Major Meth Bust In Southern Colorado

Credit: KKTV

A major methamphetamine drug trafficking ring was busted in Southern Colorado. The Denver DEA office made the announcement Friday.

Among the drugs that were seized: 66 pounds of meth, 189 grams of heroin, $111,000, 13 firearms and 16 vehicles. The investigation started in April 2013 and included agencies in San Francisco, Alburquerque, Denver and Pueblo. The United States Postal Service was also involved.

Seven people have been arrested so far: Henry Loya, 32, from Palo Alto, CA; Antonio Caro, 35, from Pueblo; Juan Carlos Rayos-Franco, 30, from Pueblo; Cint Nielse, 39, from Pueblo West; Sheriee Torres Maes, 31, from Pueblo; Patricia Maes, 25, from Pueblo; Jonathan Caudill, 36, from Pueblo.

The special agent in charge of the investigation, Barbra Roach of the Denver Division Drug Enforcement Administration, said, "Investigators have uncovered and interrupted an international drug-smuggling ring that trafficked methamphetamine from Mexico to California and Colorado."

Pueblo County Sheriff Kirk Taylor said, "Our focus on illicit drug activity is intense. We are participants in the DEA regional task force, our agency's narcotics unit is working at full steam, and our community continues to make a difference by reporting suspicious activity. This bust is a combination of that approach and we are thrilled to have been an integral part of the take-down, we will see a difference on the streets because of it."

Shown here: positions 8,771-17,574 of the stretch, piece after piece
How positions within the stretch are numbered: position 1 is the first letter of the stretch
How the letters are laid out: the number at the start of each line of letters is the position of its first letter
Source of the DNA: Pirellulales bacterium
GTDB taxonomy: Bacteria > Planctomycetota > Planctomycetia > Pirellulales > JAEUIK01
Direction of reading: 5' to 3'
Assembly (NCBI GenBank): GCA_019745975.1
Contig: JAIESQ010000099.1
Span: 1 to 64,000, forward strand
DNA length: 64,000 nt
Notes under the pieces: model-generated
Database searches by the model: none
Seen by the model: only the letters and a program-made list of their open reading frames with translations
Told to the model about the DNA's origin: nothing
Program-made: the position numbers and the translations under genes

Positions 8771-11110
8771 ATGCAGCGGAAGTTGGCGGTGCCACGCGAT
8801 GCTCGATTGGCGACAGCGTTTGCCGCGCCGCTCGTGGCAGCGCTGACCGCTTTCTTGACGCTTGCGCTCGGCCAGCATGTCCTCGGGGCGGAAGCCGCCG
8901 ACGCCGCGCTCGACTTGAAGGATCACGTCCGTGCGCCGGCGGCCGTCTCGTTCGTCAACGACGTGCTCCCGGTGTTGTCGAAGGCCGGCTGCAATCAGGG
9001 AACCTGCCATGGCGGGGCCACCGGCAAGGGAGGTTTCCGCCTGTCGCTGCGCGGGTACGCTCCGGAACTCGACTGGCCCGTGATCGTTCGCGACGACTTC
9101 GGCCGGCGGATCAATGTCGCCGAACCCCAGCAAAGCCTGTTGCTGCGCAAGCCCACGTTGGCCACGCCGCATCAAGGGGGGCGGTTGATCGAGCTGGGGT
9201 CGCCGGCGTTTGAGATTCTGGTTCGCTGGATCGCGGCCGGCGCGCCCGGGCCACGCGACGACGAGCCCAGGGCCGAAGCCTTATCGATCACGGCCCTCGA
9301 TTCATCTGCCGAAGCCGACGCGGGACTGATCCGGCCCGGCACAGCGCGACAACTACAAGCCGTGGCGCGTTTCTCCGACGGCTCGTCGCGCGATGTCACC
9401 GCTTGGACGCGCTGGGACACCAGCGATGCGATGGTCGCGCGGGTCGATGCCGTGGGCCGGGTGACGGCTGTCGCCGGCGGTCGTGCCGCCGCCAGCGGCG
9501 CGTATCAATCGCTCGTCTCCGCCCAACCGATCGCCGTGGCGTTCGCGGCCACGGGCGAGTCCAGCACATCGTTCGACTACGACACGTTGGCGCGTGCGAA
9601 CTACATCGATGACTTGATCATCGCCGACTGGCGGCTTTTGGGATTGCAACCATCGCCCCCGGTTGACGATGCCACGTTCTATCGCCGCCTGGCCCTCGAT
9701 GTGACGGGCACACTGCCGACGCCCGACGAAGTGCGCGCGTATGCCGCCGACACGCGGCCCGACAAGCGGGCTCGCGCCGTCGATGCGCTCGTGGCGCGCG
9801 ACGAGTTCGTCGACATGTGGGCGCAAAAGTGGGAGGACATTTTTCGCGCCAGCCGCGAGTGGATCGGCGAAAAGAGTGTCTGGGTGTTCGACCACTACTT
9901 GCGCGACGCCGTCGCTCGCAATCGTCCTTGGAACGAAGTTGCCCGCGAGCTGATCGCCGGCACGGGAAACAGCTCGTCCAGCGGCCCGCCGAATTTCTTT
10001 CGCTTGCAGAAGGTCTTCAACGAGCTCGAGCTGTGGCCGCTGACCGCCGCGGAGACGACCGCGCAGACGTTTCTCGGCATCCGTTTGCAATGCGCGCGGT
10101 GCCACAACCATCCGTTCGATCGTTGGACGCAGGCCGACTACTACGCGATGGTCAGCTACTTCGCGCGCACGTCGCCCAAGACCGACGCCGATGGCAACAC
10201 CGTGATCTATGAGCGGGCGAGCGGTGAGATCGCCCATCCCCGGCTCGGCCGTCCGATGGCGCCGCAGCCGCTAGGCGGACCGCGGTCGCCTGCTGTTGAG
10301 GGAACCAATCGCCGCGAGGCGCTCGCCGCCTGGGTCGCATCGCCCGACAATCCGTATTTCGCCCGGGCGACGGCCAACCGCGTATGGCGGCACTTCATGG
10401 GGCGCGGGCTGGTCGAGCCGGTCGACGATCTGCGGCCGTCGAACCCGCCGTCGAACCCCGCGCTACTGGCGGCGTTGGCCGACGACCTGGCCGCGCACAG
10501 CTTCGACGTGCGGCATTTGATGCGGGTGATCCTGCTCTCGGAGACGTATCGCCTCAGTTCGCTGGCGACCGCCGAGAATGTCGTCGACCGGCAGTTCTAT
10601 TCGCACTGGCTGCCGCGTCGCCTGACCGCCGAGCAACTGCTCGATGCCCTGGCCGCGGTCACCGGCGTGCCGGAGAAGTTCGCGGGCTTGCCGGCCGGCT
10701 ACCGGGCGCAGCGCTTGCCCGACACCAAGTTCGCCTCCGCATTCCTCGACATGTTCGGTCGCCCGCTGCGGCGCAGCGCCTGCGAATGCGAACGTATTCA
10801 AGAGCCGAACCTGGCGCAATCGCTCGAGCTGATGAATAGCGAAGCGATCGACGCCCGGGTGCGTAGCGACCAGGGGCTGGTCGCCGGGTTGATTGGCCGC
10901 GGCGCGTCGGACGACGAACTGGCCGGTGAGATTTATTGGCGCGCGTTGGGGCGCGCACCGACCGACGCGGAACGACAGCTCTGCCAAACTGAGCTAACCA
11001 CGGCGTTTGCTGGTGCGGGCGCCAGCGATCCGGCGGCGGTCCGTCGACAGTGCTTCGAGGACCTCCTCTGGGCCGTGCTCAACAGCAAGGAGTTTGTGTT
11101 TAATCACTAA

The investigation started when a tip about a drug trafficking operation in Pueblo came into the DEA's Colorado Springs office. Investigators say Henry Loya was one of the heads of the operation and the source of the supply for Pueblo. They say the head of the cell in Pueblo was Anthony Caro. He was arrested while traveling from Las Vegas, Nev. They say they found two pounds of meth inside his car.

We're told the drugs seized in this investigation are worth about $18 million. The 66 pounds of meth is enough for every person living in Pueblo to have 10 hits.

Pueblo Police Chief Luis Velez said, "None of us individually could have brought this case to its conclusion; however, together we become a formidable force. The amounts of drugs that are being brought into Pueblo are staggering; this particular case highlights the ongoing need to keep these substances off of our streets and in identifying those individuals who continue to take part in and encourage these drug operations."